The operator of Black Diamond Kennel, who had numerous violations of animal protection regulations, was sentenced in federal court on Thursday to three years probation.
Gerhard “Gary” Felts, 61, of Kingsley, pleaded guilty in July to one count of making false statements to the government in U.S. District Court. The false statements were made in connection with a USDA civil judgment against him for $18,938 in 2010.
The United States Department of Agriculture conducted 17 inspections since 2010 and found Felts had 51 non-compliant violations at his kennel operation, including inadequate housing, cleaning, sanitation and housekeeping, court documents show. The civil judgment was an administrative penalty against Felts for the violations in order to collect the money he owed.
U.S. District Judge Mark Bennett granted a summary judgment in January 2012 for the government. As of 2012, with interest and penalties, Felts owed $19,475, according to court records.
Court documents show Felts, during the fee collection process, lied to the government about his bank accounts and his income from a workers’ compensation settlement. Specifically, he failed to disclose a checking account he opened in April 2011, a savings account opened in April 2013 and his receipt of $25,000 worth of worker’s compensation payments in April 2013.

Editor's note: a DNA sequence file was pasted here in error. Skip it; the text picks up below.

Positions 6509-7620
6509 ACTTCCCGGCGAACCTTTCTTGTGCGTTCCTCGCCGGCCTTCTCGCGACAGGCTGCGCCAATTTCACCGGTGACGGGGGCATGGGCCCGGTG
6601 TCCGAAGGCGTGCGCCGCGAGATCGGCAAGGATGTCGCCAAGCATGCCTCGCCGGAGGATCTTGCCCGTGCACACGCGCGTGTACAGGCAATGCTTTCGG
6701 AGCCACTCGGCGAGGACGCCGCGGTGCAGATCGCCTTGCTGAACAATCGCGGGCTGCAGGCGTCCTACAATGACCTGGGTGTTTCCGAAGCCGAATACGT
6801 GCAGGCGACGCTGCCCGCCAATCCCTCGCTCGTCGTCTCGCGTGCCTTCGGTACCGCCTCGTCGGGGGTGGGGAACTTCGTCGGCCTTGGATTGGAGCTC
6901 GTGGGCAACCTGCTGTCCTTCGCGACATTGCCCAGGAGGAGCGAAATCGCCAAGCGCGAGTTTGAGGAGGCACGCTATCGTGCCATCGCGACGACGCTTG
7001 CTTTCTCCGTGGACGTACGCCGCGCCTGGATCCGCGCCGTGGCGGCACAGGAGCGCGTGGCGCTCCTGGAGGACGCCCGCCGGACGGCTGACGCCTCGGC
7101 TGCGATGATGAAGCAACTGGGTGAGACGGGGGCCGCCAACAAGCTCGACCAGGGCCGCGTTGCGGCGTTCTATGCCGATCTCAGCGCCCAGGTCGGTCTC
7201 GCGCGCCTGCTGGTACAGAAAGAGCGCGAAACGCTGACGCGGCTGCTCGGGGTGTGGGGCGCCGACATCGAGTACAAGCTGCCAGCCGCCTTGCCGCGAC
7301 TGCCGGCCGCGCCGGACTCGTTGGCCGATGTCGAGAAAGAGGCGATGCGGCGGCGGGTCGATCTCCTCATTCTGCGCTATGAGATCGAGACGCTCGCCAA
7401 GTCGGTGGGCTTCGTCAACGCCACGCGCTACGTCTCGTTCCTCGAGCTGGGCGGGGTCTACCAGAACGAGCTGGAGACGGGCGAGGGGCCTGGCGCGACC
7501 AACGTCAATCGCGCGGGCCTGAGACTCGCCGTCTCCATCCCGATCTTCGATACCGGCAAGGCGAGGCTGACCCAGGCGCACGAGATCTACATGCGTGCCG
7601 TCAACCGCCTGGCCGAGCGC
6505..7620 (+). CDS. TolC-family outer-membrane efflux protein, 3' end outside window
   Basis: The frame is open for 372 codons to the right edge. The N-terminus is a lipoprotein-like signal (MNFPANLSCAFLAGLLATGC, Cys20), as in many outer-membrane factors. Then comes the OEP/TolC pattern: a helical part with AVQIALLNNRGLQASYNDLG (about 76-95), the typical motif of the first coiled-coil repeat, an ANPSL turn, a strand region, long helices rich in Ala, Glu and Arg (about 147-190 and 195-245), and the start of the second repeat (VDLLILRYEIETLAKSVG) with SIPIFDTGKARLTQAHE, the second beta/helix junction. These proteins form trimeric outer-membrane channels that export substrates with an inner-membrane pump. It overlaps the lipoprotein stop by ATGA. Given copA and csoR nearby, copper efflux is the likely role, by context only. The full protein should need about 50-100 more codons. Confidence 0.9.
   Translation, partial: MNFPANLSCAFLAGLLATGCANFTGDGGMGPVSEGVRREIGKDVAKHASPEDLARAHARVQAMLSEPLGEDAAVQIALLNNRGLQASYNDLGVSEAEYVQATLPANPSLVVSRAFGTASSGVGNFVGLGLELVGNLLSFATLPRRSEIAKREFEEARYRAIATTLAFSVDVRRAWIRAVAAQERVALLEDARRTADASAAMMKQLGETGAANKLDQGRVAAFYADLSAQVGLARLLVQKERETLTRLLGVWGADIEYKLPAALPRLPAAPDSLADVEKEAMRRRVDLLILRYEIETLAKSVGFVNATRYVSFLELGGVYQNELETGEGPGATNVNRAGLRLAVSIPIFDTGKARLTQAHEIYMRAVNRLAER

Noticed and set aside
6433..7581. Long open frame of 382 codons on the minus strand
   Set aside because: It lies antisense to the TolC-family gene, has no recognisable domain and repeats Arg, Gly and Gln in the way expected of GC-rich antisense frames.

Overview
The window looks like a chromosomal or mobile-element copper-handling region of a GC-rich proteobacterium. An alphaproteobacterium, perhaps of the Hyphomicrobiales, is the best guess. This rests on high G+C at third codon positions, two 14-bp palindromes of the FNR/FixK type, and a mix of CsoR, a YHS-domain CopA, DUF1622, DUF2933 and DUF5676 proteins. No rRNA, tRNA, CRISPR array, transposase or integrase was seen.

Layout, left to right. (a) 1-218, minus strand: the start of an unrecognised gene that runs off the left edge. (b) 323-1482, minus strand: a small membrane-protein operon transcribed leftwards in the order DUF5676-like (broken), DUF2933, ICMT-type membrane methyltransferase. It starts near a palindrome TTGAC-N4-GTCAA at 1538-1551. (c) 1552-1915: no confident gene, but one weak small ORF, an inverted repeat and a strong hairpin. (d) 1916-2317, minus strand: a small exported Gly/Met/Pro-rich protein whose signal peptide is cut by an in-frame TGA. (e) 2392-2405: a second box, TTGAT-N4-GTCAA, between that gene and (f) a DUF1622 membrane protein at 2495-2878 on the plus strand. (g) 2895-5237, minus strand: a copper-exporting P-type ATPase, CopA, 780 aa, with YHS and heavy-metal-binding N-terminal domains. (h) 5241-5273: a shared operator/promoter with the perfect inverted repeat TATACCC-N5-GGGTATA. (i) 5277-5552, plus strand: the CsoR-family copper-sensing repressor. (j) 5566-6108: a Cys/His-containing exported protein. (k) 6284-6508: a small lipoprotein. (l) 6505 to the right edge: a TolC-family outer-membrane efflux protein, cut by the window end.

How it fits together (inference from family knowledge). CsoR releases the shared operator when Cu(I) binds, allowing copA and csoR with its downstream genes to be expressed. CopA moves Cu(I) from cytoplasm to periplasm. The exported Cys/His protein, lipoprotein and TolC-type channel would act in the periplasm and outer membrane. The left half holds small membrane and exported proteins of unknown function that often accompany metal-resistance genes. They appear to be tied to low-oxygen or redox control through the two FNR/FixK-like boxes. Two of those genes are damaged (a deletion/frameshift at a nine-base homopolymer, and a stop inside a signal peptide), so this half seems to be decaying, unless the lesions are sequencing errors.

When Felts received the workers’ compensation settlement, he used the money to expand his kennel, instead of paying the administrative penalty. Felts still owes $13,382.70 on his administrative penalty.
U.S. District Chief Judge Linda Reade, along with the probation, ordered a special condition that requires Felts to stay current on monthly payments to USDA. He must also, while as a licensed dealer under the Animal Welfare Act, must comply with all applicable federal, state and local regulations and laws regarding his license and care of animals.
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“The United States takes very seriously its obligation to collect debts from those who violate the Animal Welfare Act,” U.S. Attorney Kevin Techau said after sentencing on Thursday. “The Animal Welfare Act’s purpose is to protect animals and those who violate it and are ordered to pay penalties will not be allowed to avoid those consequences by lying to the government.”
Techau said they recommend that the USDA Animal and Plant Health Inspection Service “debar” Felts from operating as a federally licensed dog breeder and dealer. The failure of Felts to care for the animals and this conviction demonstrate he cannot protect his animals, he said.
An IowaWatch review of USDA inspection reports in 2014, showed Felts also received violations for rusted surfaces and dirt and grime in facilities that house animals in 2013 and 2014, as well as not having adequate records of the dogs in 2014.
Felts was named twice to the Humane Society of the United States’ “Horrible Hundred” list of puppy mill breeders across the country and Black Diamond Kennels was named to the Humane Society’s “Horrible Hundred” list in 2013 and 2015.